Drones – Providing a New Perspective on Hydrometry
A different point of view changes nothing but it can change everything.
Last week I wrote about how unmanned Aerial Vehicles (UAV), also known as drones, could be used for Large Scale Particle image Velocimetry (LSPIV) to get surface velocity measurements, which when combined with surveyed cross-sections can produce extreme flow gaugings. That same drone, equipped with the same camera, can also provide the cross-sectional information needed to complete the job.
Mike Ede (Marlborough District Council) unveiled the results of a pilot project he has been working on at the Christchurch ratings workshop earlier this month. The project generated a high resolution orthorectified photo of a gauging reach; a high resolution point cloud (over 48 M points); a 3D textured model and a high resolution Digital Elevation Model (DEM). All of this information came from a Drone deployed for an hour to take over 800 photos from an elevation of 100m.
You could get the same results using ground-based or aerial Light Detection and Ranging (LiDAR) surveys. The cost of LiDAR is such that it is only used in very well-funded projects. In contrast, the capital investment for drone-deployed photogrammetry is less than then cost of an Acoustic Doppler Current Meter (ADCP). LiDAR is completely out of reach for most hydrometric agencies, whereas it is easy to imagine a camera equipped drone could be purchased for every field office.
LiDAR is generally more accurate that photogrammetry but with enough control added, photogrammetry can be almost as accurate. LiDAR images can be filtered to produce ground elevation beneath a forest canopy but this is rarely a problem for channel surveys. While it is true you no longer need a $1.5M helicopter and $500k LiDAR scanner, even a UAV borne LiDAR kit will set you back $200k. If you consider that the same kit that you use for reach-surveys can provide you with flood gaugings then the price of a UAV camera system looks pretty competitive.
There are a number of ways this high resolution information can be used.
An obvious objective is extracting cross sections. From a single survey of the gauging reach you can obtain multiple cross-sections. You may want to obtain standard soundings for each gauging section; a standard cross-section to use for a stage-area rating; and a cross section for the control section. Collecting the data before you decide where you want a cross-section is an advantage for LSPIV where you may not know where the optimal section to observe velocities is before the event.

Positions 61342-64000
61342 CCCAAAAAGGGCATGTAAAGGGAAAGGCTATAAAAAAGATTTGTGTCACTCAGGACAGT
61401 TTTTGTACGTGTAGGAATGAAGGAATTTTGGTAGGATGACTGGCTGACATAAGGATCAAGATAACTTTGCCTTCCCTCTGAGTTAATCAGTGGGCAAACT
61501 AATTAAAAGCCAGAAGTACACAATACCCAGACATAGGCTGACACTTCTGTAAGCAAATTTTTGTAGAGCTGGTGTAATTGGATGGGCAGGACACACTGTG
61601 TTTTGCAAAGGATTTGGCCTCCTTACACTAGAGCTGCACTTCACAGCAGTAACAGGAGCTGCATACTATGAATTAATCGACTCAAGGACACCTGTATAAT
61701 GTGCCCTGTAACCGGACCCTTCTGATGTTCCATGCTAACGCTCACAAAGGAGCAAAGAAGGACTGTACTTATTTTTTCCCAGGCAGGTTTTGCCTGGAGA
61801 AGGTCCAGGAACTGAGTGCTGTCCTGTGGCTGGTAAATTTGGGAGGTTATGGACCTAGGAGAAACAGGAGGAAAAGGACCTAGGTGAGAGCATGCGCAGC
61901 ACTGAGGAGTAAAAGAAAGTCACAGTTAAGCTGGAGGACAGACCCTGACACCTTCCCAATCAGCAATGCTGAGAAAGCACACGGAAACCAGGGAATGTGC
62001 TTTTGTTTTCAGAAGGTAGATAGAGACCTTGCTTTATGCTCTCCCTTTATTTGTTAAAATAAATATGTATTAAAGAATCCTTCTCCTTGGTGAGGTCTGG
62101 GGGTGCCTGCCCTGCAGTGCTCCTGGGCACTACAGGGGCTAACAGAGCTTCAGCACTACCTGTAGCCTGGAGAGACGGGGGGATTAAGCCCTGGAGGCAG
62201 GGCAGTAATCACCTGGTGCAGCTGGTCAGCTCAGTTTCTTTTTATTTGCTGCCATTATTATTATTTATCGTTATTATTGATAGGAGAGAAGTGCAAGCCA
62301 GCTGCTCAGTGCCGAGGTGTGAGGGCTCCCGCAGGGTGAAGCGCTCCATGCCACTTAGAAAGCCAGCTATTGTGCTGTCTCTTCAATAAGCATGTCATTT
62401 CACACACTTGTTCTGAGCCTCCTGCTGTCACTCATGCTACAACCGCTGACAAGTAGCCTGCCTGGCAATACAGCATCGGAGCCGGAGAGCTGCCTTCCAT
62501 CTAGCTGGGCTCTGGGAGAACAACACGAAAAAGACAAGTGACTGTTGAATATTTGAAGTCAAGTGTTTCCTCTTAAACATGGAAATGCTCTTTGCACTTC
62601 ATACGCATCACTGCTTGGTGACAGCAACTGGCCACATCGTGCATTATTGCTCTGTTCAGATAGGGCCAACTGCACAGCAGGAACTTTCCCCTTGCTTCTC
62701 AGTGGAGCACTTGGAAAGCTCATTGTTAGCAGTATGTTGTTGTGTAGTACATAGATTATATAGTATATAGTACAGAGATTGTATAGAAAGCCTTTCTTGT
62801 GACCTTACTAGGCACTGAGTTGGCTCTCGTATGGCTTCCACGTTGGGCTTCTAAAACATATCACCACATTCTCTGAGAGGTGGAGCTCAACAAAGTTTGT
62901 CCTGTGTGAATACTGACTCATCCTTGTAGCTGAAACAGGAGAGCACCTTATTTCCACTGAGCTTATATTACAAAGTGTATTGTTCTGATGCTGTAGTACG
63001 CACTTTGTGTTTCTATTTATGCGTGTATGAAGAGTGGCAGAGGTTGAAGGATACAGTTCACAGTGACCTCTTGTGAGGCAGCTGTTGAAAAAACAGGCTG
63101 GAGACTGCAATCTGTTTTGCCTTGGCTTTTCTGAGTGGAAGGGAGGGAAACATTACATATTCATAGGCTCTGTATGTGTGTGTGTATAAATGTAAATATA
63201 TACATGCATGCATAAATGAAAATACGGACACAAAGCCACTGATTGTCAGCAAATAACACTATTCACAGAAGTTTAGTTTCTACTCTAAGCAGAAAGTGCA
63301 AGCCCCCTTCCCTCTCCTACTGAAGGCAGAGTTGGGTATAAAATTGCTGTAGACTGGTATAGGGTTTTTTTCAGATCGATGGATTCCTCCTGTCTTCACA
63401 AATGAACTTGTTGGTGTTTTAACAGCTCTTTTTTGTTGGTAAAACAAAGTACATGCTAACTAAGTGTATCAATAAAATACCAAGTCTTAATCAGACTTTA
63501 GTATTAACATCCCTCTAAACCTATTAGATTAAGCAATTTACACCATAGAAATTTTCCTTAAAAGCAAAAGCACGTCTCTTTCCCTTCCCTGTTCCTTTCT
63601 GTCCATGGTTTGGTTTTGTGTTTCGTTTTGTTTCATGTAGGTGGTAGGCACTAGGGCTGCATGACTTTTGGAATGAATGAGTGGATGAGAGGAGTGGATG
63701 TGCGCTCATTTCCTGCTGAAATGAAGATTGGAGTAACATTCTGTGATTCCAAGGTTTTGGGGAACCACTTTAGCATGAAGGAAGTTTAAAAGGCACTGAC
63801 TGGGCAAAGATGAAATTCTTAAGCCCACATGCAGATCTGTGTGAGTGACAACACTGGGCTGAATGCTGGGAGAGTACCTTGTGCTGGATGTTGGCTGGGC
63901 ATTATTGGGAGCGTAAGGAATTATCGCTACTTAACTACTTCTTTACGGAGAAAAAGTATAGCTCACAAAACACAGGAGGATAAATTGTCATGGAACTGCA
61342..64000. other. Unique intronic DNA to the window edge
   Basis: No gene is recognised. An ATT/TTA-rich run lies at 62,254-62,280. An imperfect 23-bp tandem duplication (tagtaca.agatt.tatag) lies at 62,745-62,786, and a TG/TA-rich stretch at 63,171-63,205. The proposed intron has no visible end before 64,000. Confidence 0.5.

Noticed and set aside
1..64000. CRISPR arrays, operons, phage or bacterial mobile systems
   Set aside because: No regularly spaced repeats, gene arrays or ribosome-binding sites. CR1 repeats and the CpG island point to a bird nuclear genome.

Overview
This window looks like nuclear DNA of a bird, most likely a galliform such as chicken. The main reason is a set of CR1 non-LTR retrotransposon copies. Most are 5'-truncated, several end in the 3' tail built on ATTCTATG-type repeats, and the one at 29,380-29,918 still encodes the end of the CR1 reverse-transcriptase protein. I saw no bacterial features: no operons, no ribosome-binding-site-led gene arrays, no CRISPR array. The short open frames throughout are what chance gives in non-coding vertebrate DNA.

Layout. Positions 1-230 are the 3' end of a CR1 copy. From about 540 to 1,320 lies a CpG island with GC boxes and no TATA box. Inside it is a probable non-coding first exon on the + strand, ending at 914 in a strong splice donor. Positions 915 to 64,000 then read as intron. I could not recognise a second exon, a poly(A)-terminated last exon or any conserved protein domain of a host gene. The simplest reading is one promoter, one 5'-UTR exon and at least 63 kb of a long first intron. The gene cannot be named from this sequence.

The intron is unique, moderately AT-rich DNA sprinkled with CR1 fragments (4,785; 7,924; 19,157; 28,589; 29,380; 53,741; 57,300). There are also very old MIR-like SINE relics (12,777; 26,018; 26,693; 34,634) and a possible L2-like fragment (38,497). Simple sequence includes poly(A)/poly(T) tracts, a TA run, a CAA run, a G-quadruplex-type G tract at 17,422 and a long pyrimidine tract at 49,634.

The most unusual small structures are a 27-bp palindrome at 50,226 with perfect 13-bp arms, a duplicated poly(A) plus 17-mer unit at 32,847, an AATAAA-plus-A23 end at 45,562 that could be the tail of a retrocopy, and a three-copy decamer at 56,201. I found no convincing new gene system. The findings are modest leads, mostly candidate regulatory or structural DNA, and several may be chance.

Mike and his team did another test to compare two DEMs.
The difference between the two is a map of reach scale bed movement yielding volume of scour, volume of deposition and net volume difference for the reach. The incremental cost of drone surveys after capital cost and the establishment of ground control points is low enough that it is entirely feasible to do event-based monitoring of bed movement. This information about bed form and bedload transport could soon become a highly-valued by-product of hydrometric monitoring sought after by engineers and biologists.
Information about rugosity, sinuosity, bed material, vegetation and other hydraulic factors are stored in the orthorectified images and information about wetted perimeter, width, depth, area for any water level can be extracted from DEMs. This is a wealth of hydraulic information that could be readily accessible to inform the way we extend rating curves.
There are an increasing number of studies looking at developing rating curves from DEM data (e.g. Durand et al. 2016; Nathonson et al. 2012). These studies are inspired by the promise of remote sensing for flow monitoring. Essentially, by mapping the hydraulic geometry of the stream bed, inference can be made about the conveyance for any given water level elevation. While these techniques cannot hope to compete with ratings developed by gaugings they may be very useful for extending ratings to the extreme of record.
Technological change is a constant in hydrometry.
From the earliest Neanderthal who first stuck a stick in the mud to mark a water level to the present we have come a long way. However, the objective is still pretty much the same: Is it safe? Is there enough? Is there too much?